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How to stay cool while roofing

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If you are a roofer or are looking at getting into roofing, it is vital to understand the different types of weather you can face while roofing. One of the biggest concerns for a lot of roofers is the summer months. Sure, it might seem like a good weather in which to roof houses but, depending on where you live, temperatures can be brutal. And you’ll be directly in the sun’s glare more often than not.

So how do you keep cool? How do make sure you don’t pass out from heat stroke (something that could easily prove fatal)? Take a look at some of these top tips to keep yourself from becoming a victim of harsh summer temperatures.

1. Wearing the proper clothes provides protection

Though it might be tempting to wear as few layers as possible when working in the hot sun, you definitely need to wear suitable work pants and a light short-sleeved shirt (preferably cotton, which allows your skin to ‘breathe’). You’ll risk less sunburn that way and your clothing can provide minimal protection against scrapes if you happen to skid or trip.

A wide-brimmed hat and sunglasses are also must haves.

2. Keep an eye on the weather forecast

Before you head out to your roofing work, take a look at the weather forecast for the day (there are plenty of apps and websites that will give you good, detailed information on this). Try to start work earlier on days that promise to be scorching hot and move around as the sun moves. (Switch work on different areas to be out of the sun’s direct glare for as long as possible.)

Never, ever work on a roof when it’s raining. The roof will become slippery and extremely unsafe. Getting some extra work done is never worth the risk of broken bones – or worse.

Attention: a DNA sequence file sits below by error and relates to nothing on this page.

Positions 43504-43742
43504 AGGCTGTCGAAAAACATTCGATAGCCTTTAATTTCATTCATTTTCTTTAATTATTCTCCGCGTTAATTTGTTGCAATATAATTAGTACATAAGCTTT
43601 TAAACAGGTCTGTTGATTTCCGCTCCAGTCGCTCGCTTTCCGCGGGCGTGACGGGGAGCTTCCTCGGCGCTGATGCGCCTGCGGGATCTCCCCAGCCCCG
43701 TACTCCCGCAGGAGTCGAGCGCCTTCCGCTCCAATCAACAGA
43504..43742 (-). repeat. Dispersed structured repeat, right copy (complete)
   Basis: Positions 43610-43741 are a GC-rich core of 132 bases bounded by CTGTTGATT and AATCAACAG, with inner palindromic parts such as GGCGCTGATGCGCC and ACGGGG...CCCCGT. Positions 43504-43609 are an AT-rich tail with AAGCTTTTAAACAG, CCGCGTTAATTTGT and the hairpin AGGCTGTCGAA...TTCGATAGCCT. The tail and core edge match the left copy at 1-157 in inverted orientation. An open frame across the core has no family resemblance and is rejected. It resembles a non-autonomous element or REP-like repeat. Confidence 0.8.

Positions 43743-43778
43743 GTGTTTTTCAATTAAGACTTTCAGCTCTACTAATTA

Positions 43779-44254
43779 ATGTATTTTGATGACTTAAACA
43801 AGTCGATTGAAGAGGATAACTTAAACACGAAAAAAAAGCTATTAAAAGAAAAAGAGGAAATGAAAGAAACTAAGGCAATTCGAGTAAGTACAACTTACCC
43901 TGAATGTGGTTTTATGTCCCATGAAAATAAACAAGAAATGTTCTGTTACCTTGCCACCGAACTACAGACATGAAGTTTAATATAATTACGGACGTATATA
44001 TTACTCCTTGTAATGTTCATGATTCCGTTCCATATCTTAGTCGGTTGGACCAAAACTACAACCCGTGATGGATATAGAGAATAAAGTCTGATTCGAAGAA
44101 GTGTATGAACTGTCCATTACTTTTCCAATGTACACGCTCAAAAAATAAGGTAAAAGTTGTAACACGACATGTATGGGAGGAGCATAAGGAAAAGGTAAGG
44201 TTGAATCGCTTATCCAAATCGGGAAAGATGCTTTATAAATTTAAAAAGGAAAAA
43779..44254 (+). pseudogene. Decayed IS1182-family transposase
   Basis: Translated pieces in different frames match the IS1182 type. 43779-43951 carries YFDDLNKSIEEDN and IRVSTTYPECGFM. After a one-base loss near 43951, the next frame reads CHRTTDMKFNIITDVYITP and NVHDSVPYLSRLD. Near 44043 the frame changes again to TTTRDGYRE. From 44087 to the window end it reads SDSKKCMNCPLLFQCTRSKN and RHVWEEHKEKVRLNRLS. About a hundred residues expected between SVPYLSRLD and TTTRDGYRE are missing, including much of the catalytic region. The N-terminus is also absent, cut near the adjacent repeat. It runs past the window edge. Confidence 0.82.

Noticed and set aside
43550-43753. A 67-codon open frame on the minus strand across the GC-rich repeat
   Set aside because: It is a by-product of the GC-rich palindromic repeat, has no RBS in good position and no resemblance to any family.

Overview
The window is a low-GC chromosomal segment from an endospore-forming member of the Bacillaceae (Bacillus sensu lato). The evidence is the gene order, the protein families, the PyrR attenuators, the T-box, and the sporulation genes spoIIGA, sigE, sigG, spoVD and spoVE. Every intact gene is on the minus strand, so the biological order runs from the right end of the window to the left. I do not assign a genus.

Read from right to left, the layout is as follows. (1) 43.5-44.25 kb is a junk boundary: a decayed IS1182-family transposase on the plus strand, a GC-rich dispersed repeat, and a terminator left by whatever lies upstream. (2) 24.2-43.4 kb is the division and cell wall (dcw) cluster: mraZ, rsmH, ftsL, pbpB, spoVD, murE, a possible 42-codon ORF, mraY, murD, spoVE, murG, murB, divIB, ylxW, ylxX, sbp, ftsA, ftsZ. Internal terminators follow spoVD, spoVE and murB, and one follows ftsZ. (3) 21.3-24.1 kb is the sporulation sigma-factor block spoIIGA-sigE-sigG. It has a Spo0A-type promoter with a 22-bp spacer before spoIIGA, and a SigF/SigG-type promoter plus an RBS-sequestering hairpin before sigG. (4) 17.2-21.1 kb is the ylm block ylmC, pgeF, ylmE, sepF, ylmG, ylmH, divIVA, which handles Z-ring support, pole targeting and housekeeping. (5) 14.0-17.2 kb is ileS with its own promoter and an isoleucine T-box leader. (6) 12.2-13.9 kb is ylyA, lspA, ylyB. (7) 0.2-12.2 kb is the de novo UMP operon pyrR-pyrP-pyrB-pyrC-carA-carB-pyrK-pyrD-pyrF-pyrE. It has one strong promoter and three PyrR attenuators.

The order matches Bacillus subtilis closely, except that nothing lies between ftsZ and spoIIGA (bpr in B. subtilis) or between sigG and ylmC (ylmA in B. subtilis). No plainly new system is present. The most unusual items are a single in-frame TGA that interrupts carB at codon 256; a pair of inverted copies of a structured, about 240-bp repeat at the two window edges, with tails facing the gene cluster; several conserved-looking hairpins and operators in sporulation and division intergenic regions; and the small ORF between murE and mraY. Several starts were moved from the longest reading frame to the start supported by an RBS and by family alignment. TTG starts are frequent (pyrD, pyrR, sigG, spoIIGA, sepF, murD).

3. Hydration needs to be your top priority

Taking a water break every fifteen or twenty minutes might seem a little excessive but it’s vital if you plan to stay healthy and safe while roofing. There needs to be plenty of water bottles, ice, and ice packs to keep you cool and hydrated.

Again, the weather plays a part in this. If you notice that the day will be humid, bring along even more water as humidity will slow your body’s cooling down process.

Utilizing water breaks will actually save you time in the long run, since dehydration can sap your strength and energy. Plus, taking the time to recover from dehydration will prevent you from working, which leads to valuable hours that can never be regained. Visit the Cherry and Clark Roofing website to learn more, because they may be able to provide you with the information that you need.

4. Rest is almost as important as hydration

Sometimes we tend to become so focused on our work that we don’t stop to take needed breaks and that can send you into heat stroke when you’re roofing on a hot day. Make sure to listen to your body and take appropriate rest periods throughout the day. It might cut into your time a little, but rather that than having to call an ambulance.

Try to take your rest in the shade – either natural shade provided by trees or tarps and other materials set up for that purpose. Time spent in shade will lower your body’s temperature which helps you stay healthier and more alert.

5. Maintain a sharp look-out for symptoms of heat stroke in yourself and others on the job

As mentioned before, listening to your body is important at all times, but especially when you’re doing hard, manual labor in direct sunlight. Heat stroke is common in these cases and it’s something no one wants to go through. To help prevent heat stroke, you should keep an eye on yourself and anyone else on the job. Prevention goes a long way in cases like these, so make sure to rest out of the sun and drink plenty of water.

If you’re experience a painful, persistent headache or dizziness, get out of the sun as soon as possible, hydrate yourself, and stay in the shade for several minutes. If the headaches and dizziness persist, call it quits for the day.

Signs of heat stroke that you can look out for in others include reddening skin, little to no perspiration even though the day is hot, and garbled, slurred, or confusing attempts at conversation. Any and all of these are warning signs that you need to get your co-worker cooled down right away.

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